Arthur Matthew Weld Downing

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Arthur Matthew Weld Downing
FRAS
Born (1850-04-13)13 April 1850
County Carlow, Ireland
Died 8 December 1917(1917-12-08) (aged 67)
Bloomsbury, London
Nationality Irish
Fields mathematics, astromony
Institutions Royal Greenwich Observatory, HM Nautical Almanac Office
Alma mater Trinity College, Dublin
Spouse Ellen Jane Downing

Arthur Matthew Weld Downing FRAS (13 April 1850 – 8 December 1917) was an Irish mathematician and astronomer. Downing's major contribution to astronomy is in the calculation of the positions and movements of astral bodies, as well as being a founder of the British Astronomical Association.[1][2]

Early life and education[edit]

Downing was born in County Carlow on 13 April 1850, the younger son of Arthur Matthew Downing and Mary Weld.[3] He attended Nutgrove School, near Rathfarnham, Dublin under the tuition Philip Jones. He then went on to study in Trinity College, Dublin from 1866, receiving a scholarship in science graduating with a B.A. in 1871 with a gold medal in mathematics. Downing went on to receive an Masters in 1881, and an honorary Doctor of Science in 1893.[1][2]

Career[edit]

He became an assistant at the Royal Greenwich Observatory on 17 January 1873. He was first in charge of the manuscripts and library, followed by the time department, and then the circle computations. One of his areas of study was that of the altazimuth or horizontal coordinate system, as well as bring one of the four observers of the transit circle and altazimuth. In 1875, Downing was elected as a fellow of the Royal Astronomical Society, contributing 75 papers dealing primarily with correcting errors in the star catalogues and the computation of the motions of astronomical bodies. In one paper, he worked with George Johnstone Stoney on the perturbations of the Leonid meteors, predicting and explaining the spareness of the 1899 shower.[1]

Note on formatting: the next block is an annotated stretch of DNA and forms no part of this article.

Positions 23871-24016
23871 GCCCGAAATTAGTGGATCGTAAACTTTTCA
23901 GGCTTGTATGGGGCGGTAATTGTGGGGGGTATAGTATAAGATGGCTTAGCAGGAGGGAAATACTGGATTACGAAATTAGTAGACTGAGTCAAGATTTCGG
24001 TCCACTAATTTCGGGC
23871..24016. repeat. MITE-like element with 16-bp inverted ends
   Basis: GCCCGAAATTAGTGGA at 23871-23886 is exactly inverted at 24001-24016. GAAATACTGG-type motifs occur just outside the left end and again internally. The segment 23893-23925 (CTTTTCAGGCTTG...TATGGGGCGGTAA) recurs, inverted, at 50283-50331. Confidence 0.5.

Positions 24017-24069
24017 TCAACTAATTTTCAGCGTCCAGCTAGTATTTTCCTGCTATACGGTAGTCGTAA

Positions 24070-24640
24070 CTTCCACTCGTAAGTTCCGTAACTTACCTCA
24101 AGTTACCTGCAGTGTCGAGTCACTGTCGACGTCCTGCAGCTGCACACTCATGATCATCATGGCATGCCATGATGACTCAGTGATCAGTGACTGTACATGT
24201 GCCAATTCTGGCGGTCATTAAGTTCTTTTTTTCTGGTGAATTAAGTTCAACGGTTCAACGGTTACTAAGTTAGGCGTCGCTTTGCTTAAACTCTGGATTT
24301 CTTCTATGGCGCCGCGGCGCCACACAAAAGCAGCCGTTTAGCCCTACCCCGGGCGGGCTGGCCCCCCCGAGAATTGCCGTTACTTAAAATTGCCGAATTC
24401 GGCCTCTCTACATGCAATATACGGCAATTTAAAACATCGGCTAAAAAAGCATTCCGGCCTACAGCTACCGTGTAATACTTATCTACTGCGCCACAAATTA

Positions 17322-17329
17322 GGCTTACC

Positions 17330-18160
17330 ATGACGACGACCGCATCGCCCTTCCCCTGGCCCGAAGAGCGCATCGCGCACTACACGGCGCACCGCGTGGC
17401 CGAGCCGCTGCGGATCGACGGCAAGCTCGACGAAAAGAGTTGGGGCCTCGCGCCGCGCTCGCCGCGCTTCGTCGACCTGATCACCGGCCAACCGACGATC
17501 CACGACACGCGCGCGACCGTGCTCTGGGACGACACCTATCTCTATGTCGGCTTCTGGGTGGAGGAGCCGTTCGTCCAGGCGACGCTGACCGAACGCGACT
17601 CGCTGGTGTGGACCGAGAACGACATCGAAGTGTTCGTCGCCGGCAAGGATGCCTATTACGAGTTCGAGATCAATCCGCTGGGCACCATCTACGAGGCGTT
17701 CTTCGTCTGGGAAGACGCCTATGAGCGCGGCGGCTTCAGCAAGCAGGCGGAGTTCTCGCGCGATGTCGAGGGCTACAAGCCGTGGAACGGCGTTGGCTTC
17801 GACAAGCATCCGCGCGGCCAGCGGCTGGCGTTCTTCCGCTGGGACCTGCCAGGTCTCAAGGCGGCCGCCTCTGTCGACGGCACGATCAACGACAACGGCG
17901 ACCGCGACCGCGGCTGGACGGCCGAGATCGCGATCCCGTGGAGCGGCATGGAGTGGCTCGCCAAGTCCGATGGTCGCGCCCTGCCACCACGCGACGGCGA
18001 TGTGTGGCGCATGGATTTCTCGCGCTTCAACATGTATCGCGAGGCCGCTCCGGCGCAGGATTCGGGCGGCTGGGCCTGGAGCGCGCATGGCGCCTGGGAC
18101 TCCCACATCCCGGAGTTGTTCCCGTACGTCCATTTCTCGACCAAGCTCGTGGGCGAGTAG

He became superintendent of HM Nautical Almanac Office from 1891 to until his retirement in 1910. He was elected a Fellow of the Royal Society in June 1896. He collaborated with his U.S. counterpart Simon Newcomb in establishing an international standard for astronomical constants.[1]

Downing was one of the founders of the British Astronomical Association, and was an ardent supporter during its early years. Through this work Downing gave significant support to amateur astronomy, serving as vice president (1890–1891) and later president (1892–1894) of the Association. He served as secretary (1889–1892) and vice president (1893–1895) of the Royal Astronomical Society.[1][4]

Downing died suddenly from heart disease on 8 December 1917,[2] in his home at 30 New Oxford Street, Bloomsbury. He was married to Ellen Jane Downing, with home he had one daughter. Downing was cremated at Golders Green crematorium on 13 December 1917.[3]

References[edit]

  1. ^ a b c d e "Downing, Arthur Matthew Weld". Complete Dictionary of Scientific Biography. Encyclopedia.com. 
  2. ^ a b c "Obituary Notices: Fellows:- Downing, Arthur Matthew Weld". Monthly Notices of the Royal Astronomical Society. 78: 241–244. 1918. Retrieved 13 April 2017. 
  3. ^ a b Wilkins, George A. "Downing, Arthur Matthew Weld (1850–1917)". Oxford Dictionary of National Biography. Oxford University Press. Retrieved 13 April 2017. 
  4. ^ "1892: A. M. W. Downing, Superintendent 1892-1910". The Nautical Almanac & Its Superintendents. HM Nautical Almanac Office. Retrieved 13 April 2017. 

External links[edit]

Obituaries[edit]